I knew that I wanted to teach since I was in 2nd grade. It has been a lifelong dream of mine and it has never been a decision I have regretted. I have had the opportunity to see success in students from Middle School through Adult learners who never thought they could succeed. Those are the most rewarding moments and what inspire me to keep working to be a better educator. Jennifer

Last Sunday on National Public Radio (NPR), I listened intently and with concern to a piece about a husband and wife in Michigan, who had been teachers for more than 26 years and were fed up with the state of their profession. Besieged by legislative cuts, salary and pension issues and negative changes in attitude by parents and students, these teachers were so frustrated, that when their son told them he wanted to teach, they told him to take a corporate position for 20 years before even considering the profession.

At first, the young man, who was also interviewed, told his parents he was shocked by their response. He ultimately graduated with a degree in computer science, but told the NPR correspondent that he still wanted to teach at a later time.

Nevertheless, I can empathize with the Michigan teaching couple, who have given their all and then some to the profession, but was also disappointed in the advice they gave their son. I believe he needed to find his own way into the profession, despite the drawbacks, and I hope that someday, sooner than later, he will.

I remembered the day our older daughter Stacey came to us to discuss her desire to teach. She had been working as a sales associate for the Katherine Gibbs School, setting up meetings in schools throughout Fairfield County. She explained her feelings of exhilaration when she was in front of groups of seniors. My wife and I could see her passion for the profession that I had chosen so many years before.

She was fully prepared to fulfill all the requirements and she knew it would be a long process, but she maintained her focus and completed the Best Project, an enormous credential book, and Praxis 1 -the math portion did her in several times before tutoring paid off for her and she passed, along with Praxis 2. Nevertheless, the road ahead was still long.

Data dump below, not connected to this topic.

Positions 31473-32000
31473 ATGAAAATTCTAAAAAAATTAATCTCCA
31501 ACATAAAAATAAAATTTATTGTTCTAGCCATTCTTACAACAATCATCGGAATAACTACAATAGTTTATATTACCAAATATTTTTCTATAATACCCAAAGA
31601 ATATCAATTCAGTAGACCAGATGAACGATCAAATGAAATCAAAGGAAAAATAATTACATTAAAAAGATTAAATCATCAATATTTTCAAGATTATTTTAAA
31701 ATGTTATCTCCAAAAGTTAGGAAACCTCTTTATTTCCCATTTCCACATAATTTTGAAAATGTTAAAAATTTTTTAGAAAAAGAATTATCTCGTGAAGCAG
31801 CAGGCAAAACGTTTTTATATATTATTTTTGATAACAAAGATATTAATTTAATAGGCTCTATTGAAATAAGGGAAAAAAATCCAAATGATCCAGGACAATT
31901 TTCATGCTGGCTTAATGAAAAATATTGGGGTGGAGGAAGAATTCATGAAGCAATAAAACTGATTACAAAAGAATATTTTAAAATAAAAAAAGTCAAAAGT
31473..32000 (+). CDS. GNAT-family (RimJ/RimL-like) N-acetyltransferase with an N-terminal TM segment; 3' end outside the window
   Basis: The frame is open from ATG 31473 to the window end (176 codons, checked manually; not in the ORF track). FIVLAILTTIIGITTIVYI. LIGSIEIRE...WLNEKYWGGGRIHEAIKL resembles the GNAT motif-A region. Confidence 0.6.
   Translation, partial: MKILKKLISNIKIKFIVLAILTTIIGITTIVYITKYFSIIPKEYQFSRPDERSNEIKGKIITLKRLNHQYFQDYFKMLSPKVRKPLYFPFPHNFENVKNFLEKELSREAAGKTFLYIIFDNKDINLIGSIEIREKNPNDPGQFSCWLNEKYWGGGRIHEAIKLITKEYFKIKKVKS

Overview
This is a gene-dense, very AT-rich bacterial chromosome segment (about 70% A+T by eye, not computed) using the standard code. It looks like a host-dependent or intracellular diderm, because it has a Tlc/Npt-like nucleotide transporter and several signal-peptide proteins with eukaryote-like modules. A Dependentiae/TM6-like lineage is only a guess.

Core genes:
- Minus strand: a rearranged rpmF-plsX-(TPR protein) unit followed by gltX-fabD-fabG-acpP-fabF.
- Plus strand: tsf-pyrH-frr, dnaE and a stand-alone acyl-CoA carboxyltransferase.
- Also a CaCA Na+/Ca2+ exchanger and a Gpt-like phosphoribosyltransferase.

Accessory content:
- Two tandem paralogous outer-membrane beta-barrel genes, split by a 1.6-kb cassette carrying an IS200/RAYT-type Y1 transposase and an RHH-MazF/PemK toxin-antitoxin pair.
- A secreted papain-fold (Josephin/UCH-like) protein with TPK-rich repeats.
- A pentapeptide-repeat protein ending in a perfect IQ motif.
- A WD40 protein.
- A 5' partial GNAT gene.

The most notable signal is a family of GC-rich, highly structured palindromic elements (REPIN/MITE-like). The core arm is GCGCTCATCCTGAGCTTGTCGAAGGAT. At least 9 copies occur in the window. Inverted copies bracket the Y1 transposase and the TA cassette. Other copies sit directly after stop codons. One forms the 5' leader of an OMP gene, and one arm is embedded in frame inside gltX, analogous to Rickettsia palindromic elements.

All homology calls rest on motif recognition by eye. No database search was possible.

Ultimately, Stacey received a Master’s Degree in special education and a reading certification. Today she is a tenured teacher at Kennedy High School in Waterbury with no regrets. Despite the ups and downs and frustrations of working with perhaps one of the most difficult teaching populations, Stacey is in this for the long haul.

She, in turn, decided to kick my butt about two years ago and encourage me to get my Conn. teaching certification. I had been certified in Illinois before electronic records, and I have been a teaching assistant in a Bridgeport charter for nearly five years. I really love working with an urban population.

In 2016, after what seemed like an eternity, I passed Praxis 1 and 2 and was certified in English, grades 7—12. I recently applied for a middle school English position in my own charter school. We’ll see what happens, but I am looking forward to this potential challenge.

I know how much the education arena has changed today, especially when it comes to the measurement and evaluation of teachers, which is based so much on test scores and the demands of Common Core coupled with the pressures of longer days, budget cuts and legislative changes. I decided to ask a few colleagues their opinion.

For example, Mark, our health and physical ed teacher, said he decided to teach as far back as high school after having very rewarding experiences working with and coaching students. He told me after nearly six years, he’s never been sorry.

Jill, our art teacher, was inspired by a middle school teacher, but didn’t decide to enter the field until she was a young mom with four kids. She pursued the credentials and has no regrets.

Elaine, who has become a good friend and who is an amazing English teacher said that she loves the teaching part of her job and being in front of students, but isn’t convinced that she will retire in the profession. She gets frustrated with the grading and the tedious work of grading papers, quizzes and exams. Her real dream, she told me, is to become a public speaker.

I couldn’t begin to name all the other wonderful teachers I’ve worked with over these past five years and during my five years of subbing in Fairfield. But I know they give their all everyday and still believe in this profession and what it has to offer.

I’ve never been sorry that I returned to an education environment after 35 years in business. Today as one of the most senior, albeit newly certified teachers in Conn., I really do want to teach and I can’t wait to begin a new chapter in my teaching career.

Steven Gaynes is a Fairfield writer, and his “In the Suburbs” appears each Friday. He can be reached at stevengaynes44@gmail.com.